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Gustatory responsiveness to the 20 proteinogenic amino acids in the spider monkey (Ateles geoffroyi)
Linköping University, Department of Physics, Chemistry and Biology, Biology. Linköping University, The Institute of Technology.
Linköping University, Department of Physics, Chemistry and Biology, Biology. Linköping University, The Institute of Technology.
Instituto de Neuro-Etologia, Universidad Veracruzana, Xalapa, Mexico.
Linköping University, Department of Physics, Chemistry and Biology, Biology. Linköping University, The Institute of Technology.ORCID iD: 0000-0001-5583-2697
2014 (English)In: Physiology and Behavior, ISSN 0031-9384, E-ISSN 1873-507X, Vol. 127, 20-26 p.Article in journal (Refereed) Published
Abstract [en]

The gustatory responsiveness of four adult spider monkeys to the 20 proteinogenic amino acids was assessed in two-bottle preference tests of brief duration (1 min). We found that Ateles geoffroyi responded with significant preferences for seven amino acids (glycine, l-proline, l-alanine, l-serine, l-glutamic acid, l-aspartic acid, and l-lysine) when presented at a concentration of 100 mM and/or 200 mM and tested against water. At the same concentrations, the animals significantly rejected five amino acids (l-tryptophan, l-tyrosine, l-valine, l-cysteine, and l-isoleucine) and were indifferent to the remaining tastants. Further, the results show that the spider monkeys discriminated concentrations as low as 0.2 mM l-lysine, 2 mM l-glutamic acid, 10 mM l-proline, 20 mM l-valine, 40 mM glycine, l-serine, and l-aspartic acid, and 80 mM l-alanine from the alternative stimulus, with individual animals even scoring lower threshold values. A comparison between the taste qualities of the proteinogenic amino acids as described by humans and the preferences and aversions observed in the spider monkeys suggests a fairly high degree of agreement in the taste quality perception of these tastants between the two species. A comparison between the taste preference thresholds obtained with the spider monkeys and taste detection thresholds reported in human subjects suggests that the taste sensitivity of A. geoffroyi for the amino acids tested here might match that of Homo sapiens. The results support the assumption that the taste responses of spider monkeys to proteinogenic amino acids might reflect an evolutionary adaptation to their frugivorous and thus protein-poor diet.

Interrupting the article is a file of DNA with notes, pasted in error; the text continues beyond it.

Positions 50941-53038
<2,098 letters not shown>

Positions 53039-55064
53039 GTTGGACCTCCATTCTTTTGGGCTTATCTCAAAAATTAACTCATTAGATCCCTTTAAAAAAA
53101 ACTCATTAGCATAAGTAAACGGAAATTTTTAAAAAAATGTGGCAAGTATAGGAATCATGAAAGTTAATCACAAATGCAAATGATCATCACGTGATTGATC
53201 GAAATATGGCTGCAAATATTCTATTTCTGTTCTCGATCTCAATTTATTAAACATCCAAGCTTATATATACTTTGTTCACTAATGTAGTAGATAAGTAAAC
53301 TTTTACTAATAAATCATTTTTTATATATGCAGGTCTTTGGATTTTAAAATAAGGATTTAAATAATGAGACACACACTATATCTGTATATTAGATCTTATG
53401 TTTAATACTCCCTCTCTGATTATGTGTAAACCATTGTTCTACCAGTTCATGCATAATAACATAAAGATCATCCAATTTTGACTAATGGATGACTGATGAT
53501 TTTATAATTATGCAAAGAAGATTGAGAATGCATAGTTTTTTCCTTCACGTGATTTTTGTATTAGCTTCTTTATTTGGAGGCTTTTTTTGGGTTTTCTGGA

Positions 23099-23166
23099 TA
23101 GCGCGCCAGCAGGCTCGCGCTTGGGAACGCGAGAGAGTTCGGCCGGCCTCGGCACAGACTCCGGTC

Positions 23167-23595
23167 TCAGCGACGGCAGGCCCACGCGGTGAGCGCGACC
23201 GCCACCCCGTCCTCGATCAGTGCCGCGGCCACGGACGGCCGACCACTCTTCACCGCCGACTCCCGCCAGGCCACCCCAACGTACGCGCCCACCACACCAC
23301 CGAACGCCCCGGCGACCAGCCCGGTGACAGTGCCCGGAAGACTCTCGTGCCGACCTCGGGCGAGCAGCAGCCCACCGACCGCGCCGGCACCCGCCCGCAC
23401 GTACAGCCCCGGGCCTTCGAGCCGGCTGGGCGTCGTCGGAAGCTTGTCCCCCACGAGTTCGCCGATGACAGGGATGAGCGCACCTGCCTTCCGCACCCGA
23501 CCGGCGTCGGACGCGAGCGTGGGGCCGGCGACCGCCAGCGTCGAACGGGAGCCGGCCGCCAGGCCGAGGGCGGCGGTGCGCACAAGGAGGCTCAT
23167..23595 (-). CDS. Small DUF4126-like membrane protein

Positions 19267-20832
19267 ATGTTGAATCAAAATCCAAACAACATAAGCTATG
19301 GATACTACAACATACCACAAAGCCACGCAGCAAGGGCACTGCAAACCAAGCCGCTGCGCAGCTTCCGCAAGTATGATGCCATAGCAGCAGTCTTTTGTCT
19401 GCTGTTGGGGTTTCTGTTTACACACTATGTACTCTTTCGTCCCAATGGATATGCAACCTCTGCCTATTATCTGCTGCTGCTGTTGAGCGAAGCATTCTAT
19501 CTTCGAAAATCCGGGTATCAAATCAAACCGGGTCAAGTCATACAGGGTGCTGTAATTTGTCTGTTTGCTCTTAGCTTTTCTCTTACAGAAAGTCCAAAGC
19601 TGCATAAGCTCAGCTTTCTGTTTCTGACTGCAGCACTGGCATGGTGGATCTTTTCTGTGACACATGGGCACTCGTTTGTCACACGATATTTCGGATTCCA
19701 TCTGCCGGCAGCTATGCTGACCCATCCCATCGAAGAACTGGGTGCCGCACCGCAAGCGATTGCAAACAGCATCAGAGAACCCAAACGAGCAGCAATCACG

Place, publisher, year, edition, pages
Elsevier, 2014. Vol. 127, 20-26 p.
Keyword [en]
Gustatory responsiveness, Taste preference thresholds, Proteinogenic amino acids, Spider monkeys, Ateles geoffroyi
National Category
Natural Sciences
Identifiers
URN: urn:nbn:se:liu:diva-104027DOI: 10.1016/j.physbeh.2014.01.003ISI: 000333946300004OAI: oai:DiVA.org:liu-104027DiVA: diva2:694407
Available from: 2014-02-06 Created: 2014-02-06 Last updated: 2017-12-06Bibliographically approved

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Laska, Matthias

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